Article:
It all happened so fast, as F1 gives you little time to reflect - that the feeling of being on the grid didn't sink in until a couple of races from there;it is difficult to put it in words.
Overall, my first season was great - but sadly it was Jordan's last year in F1 and I couldn't come to an agreement with the new Midland management.
From my stint at Jordan to my second coming with Hispania Racing this year, I was never away from competitive racing and that helped me keep focus.
Williams gave me an opportunity to test at the end of the 2005 season, and chose to give me a test-driver seat for 2006. Unlike today, in those days teams heavily relied on test-drivers for in-season testing while race drivers were away. I was able to clock over 3, 600 km of testing during 2006, despite not being in a full-time seat and contribute to the development of the car by providing inputs to the engineers.
Then came the A1GP in 2007 and it gave me a chance to represent my country on the world stage;fighting it out with some very competitive drivers and bringing top honours to the nation twice was an extremely proud moment, since it was not me but A1 Team India who had triumphed over the world - it was supremely satisfying.
In 2009, I had my first stint in the Le Mans series and it was uncharted territory for me, coming from a singleseater background. However, I discovered that the LMP1 cars were incredibly advanced machines and it was quite a productive season despite the disappointment of being unable to compete at the 24-hour LeMans due to a last minute accident.
Last year was another landmark as I explored the undiscovered realms of American NASCAR in the Camping World Truck series, and while driving the Superleague Formula (SF) at the same time. It was perhaps the most hectic racing season ever, with constant shuttling between the two sides of the Atlantic as the SF was based in tracks around Europe.
Both seasons turned out well, despite lack of experience in ovals - which is like chalk from cheese compared to road-racing circuits and SF was a satisfactory outing as well, with a win coming at Brands Hatch.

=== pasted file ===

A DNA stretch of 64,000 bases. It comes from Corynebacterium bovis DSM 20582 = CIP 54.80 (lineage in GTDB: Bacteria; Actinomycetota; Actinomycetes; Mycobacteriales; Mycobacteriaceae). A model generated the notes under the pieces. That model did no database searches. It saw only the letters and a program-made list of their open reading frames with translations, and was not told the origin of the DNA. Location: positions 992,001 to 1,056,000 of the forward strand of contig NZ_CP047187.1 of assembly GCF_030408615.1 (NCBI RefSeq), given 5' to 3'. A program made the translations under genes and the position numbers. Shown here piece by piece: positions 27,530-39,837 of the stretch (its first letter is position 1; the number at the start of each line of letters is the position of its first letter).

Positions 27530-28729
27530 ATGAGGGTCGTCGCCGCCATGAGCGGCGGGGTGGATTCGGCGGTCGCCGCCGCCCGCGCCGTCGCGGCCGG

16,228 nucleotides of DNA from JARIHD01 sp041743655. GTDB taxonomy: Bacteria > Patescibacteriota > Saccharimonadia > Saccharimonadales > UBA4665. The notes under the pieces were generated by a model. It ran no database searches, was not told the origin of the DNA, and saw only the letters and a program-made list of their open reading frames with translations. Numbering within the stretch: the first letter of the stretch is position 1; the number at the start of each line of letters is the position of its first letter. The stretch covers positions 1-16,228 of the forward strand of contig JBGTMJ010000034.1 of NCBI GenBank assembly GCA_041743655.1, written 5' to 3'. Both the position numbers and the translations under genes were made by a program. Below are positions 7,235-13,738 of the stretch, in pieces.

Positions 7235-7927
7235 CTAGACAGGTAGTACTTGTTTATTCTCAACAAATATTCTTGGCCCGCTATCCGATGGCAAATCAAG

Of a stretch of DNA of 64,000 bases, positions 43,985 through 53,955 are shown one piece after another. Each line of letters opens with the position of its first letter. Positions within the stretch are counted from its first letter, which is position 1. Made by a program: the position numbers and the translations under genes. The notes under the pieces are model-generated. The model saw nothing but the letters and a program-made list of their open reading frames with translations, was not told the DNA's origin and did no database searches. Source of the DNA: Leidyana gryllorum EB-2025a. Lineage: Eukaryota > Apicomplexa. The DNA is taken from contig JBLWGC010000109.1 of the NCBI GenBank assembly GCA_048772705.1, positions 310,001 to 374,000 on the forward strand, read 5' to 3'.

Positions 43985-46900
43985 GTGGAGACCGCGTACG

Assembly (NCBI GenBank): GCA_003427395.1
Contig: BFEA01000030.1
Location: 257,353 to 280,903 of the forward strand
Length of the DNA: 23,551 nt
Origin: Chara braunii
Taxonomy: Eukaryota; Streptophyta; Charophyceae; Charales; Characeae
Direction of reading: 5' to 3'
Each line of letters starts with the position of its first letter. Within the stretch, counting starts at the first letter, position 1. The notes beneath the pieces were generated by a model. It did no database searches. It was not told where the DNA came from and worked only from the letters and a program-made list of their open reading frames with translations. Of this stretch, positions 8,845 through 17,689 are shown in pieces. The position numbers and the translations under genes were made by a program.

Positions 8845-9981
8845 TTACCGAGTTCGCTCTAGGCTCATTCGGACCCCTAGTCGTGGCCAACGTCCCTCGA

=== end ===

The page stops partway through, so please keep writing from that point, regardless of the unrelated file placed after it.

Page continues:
So, basically, in my run up to my second stint in Formula 1 - the pinnacle of motorsport - I had been driving competitively in different environments, in different cars and all of it came in handy as I stepped into the HRT at the first pre-season test in Valencia on a cold, damp day in February earlier this year.
Driving a lot of different cars with different characteristics enables one to adjust quickly, but a Formula 1 car has a very specific set of demands compared to any other race car in the world.
First thing is the incredible pedal pressure required, which is sometimes in excess of 150 kg. It is something that can be worked on in the gym, but until you sit in the car and hammer that pedal with all you have got, it is difficult to judge the sheer physical demands it entails.
Then there are the incredible G-forces, which demand a strong neck - but it's the most difficult to train, more than being in the gym you need to actually keep driving at a level which makes demands on the neck muscles to keep them in shape.
Last but not the least are the off-the-track challenges you face while being in the big league, including critics and detractors.
When I was out of F1 and everyone wrote me off, I never did pay a whole lot of attention to it because I knew what I had to do and most of all, within myself, I knew that I was still capable of delivering at the top level. It was only a question of timing and luckily the Indian GP round the corner provided that extra boost of motivation which enabled me to make a return to F1 this year.